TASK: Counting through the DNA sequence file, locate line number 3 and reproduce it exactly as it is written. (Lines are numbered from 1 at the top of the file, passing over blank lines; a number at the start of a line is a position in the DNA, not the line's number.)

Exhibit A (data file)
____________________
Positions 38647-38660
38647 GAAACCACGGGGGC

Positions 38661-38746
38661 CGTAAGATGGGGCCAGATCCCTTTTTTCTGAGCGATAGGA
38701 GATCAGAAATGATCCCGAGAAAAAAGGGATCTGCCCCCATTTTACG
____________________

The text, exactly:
Positions 38661-38746